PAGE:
The Examining Committee of the Central Board of Film Certification (CBFC) has demanded that producer-director Dakxin Bajrange cut the phrase ‘mann ki baat’ from a dialogue in his upcoming film Sameer on the 2008 Ahmedabad blasts, to become eligible for certification. The CBFC chairman Pahlaj Nihalani told the filmmaker that this could be seen as a reference to the Prime Minister’s radio talk show.
In a letter dated March 16, which The Hindu has accessed, the CBFC has also demanded that the BJP flag be removed in the background from one of the scenes, curse words be cut out, and post-blast scenes showing dead persons with nails and glass pieces on their face/skin be halved. After compliance, the censor board has agreed to issue an ‘A’ certificate for the film.
Speaking to The Hindu , Mr. Bajrange said that he had met Mr. Nihalani in person on March 22, to explain the context in which the dialogues and the scenes appeared, so that they could see reason as to why it didn’t need censoring.
“But that has not helped. I am now petitioning the revising committee of the CBFC to reconsider some of the recommended cuts. I was denied the oral hearing mandated by law by the Examining Committee,” he said, adding further, “I wonder how the mere mention of the phrase Mann ki baat by the villain could defame somebody…”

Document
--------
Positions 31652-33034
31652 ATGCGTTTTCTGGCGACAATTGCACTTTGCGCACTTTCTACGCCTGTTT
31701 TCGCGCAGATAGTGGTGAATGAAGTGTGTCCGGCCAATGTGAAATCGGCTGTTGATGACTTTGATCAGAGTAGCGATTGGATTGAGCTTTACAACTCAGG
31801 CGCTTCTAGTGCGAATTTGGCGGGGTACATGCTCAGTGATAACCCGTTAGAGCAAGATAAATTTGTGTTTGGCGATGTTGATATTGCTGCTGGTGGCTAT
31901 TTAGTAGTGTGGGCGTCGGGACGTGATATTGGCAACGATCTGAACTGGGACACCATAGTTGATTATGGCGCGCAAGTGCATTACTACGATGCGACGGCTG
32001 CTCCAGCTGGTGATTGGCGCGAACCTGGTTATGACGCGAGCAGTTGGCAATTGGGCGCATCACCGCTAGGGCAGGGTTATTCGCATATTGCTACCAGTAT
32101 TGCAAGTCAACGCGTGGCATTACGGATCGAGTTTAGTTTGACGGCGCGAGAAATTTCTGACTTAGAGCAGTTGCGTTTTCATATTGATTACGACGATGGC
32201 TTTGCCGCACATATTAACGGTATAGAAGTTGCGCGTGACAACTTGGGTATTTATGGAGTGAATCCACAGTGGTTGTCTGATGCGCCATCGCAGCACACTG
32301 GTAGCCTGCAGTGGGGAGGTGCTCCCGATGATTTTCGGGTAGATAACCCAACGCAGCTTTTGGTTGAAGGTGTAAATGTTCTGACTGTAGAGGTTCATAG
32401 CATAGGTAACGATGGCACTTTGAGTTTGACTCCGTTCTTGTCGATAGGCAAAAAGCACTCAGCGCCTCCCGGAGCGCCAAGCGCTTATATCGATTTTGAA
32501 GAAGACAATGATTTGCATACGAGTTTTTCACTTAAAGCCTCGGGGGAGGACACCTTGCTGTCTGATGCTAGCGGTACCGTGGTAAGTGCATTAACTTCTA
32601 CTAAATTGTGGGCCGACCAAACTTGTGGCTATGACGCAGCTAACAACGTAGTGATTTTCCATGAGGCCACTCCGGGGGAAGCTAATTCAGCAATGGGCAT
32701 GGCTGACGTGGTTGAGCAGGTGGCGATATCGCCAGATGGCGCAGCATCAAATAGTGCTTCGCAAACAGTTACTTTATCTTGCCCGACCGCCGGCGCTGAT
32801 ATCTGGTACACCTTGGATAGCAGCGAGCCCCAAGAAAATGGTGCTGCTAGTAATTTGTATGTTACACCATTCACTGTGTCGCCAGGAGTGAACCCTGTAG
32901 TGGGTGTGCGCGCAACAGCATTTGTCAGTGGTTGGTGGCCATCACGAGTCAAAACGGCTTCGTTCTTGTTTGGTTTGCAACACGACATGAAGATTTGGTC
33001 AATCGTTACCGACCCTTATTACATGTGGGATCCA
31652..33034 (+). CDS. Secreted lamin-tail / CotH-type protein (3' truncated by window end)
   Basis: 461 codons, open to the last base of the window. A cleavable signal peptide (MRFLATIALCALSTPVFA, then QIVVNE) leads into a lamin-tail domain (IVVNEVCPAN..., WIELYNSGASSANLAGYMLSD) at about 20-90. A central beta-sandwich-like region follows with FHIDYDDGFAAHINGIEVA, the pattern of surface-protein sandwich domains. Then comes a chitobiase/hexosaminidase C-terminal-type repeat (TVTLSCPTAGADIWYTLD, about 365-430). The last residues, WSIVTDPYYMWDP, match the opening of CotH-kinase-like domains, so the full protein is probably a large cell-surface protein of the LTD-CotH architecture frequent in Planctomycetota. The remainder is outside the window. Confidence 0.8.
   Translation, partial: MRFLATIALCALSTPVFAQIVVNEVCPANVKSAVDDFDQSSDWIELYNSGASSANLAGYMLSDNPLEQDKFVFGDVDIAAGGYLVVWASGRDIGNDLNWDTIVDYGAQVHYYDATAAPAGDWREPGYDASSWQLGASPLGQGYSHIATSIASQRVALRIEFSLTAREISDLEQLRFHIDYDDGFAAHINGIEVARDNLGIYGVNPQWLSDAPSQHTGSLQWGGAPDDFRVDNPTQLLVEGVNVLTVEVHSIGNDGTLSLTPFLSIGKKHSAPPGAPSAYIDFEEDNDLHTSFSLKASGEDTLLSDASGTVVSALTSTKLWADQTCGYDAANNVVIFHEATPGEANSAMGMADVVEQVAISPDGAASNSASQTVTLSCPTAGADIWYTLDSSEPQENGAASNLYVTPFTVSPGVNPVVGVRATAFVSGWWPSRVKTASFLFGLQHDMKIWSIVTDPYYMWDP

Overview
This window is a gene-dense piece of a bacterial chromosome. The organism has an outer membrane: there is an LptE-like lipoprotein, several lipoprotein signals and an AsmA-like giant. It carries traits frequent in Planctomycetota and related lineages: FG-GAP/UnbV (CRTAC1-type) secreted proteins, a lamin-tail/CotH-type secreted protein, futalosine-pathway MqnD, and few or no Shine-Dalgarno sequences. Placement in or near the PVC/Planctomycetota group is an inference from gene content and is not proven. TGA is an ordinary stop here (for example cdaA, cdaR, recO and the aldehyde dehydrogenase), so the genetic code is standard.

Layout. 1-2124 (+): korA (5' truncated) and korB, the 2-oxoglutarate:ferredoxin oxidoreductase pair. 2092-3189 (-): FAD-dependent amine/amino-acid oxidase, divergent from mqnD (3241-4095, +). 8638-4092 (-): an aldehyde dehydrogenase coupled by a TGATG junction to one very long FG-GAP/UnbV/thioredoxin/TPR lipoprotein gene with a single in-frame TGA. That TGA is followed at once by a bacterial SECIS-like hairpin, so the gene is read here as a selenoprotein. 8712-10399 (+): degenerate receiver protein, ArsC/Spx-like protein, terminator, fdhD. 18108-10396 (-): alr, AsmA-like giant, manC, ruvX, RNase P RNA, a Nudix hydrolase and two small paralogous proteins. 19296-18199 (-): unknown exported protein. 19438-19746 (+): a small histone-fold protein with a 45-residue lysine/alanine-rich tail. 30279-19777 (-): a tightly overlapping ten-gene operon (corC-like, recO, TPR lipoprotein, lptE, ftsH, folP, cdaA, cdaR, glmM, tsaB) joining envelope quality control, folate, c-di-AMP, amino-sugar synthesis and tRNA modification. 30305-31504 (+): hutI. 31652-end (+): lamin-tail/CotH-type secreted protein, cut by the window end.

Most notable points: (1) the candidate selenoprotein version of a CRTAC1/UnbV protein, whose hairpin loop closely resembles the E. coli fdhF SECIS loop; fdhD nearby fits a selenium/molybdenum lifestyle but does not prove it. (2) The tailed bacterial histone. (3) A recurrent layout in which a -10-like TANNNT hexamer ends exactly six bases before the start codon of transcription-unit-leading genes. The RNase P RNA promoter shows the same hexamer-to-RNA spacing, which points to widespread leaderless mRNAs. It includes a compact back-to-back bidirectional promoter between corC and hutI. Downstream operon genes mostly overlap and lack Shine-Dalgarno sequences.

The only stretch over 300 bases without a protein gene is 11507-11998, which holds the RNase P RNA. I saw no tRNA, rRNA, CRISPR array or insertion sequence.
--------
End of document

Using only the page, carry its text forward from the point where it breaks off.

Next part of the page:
The original dialogue where the phrase appears goes like this: “ Ek mann ki baat kahoon? Tum character accha bana lete ho!” Mr. Bajrange stressed there was nothing defamatory or insinuating about this line. Also, the curse words in the movie appear when the police officer is shown interrogating a suspected terrorist.
“Will a police talk to a criminal politely? It is common sense that he will use abusive words,” the director said. “How can I show a realistic scene if everything is cut out? I have seen torture scenes in other movies like Haider and Sarabjit which were more violent than what I’ve shown but these were given a U/A certificate,” he said.
Mr. Bajrange also referred to the Supreme Court judgment pertaining to the film Bandit Queen in which many violent scenes were justified, for adult viewing, since they were appropriate to the context of the film. The director has, however, agreed to mute curse words referring to women.
‘Stay out of trouble’
Film studies professor K. Hariharan, who teaches at Ashoka University in Delhi, said that the Cinematograph Act of 1952, empowers the CBFC to object to any phrase that is likely to bring disrepute to a celebrity or a politician.
“To stay out of trouble, the filmmaker could rephrase it as “dil ki baat”,” he suggested.
“If the CBFC objects, the director can take it to the tribunal and once the matter goes to the court, a favourable judgment is likely but that also delays the film’s release,” Mr. Hariharan observed, adding, “There are worse forces than the CBFC that are out on the street. Imagine what if some goons burnt down the theatre because of the blast references…”
The CBFC has courted controversy recently over asking the ‘Hanuman chalisa’ to be muted in Phillauri and denying certification to Lipstick under my Burkha for being “lady-oriented”.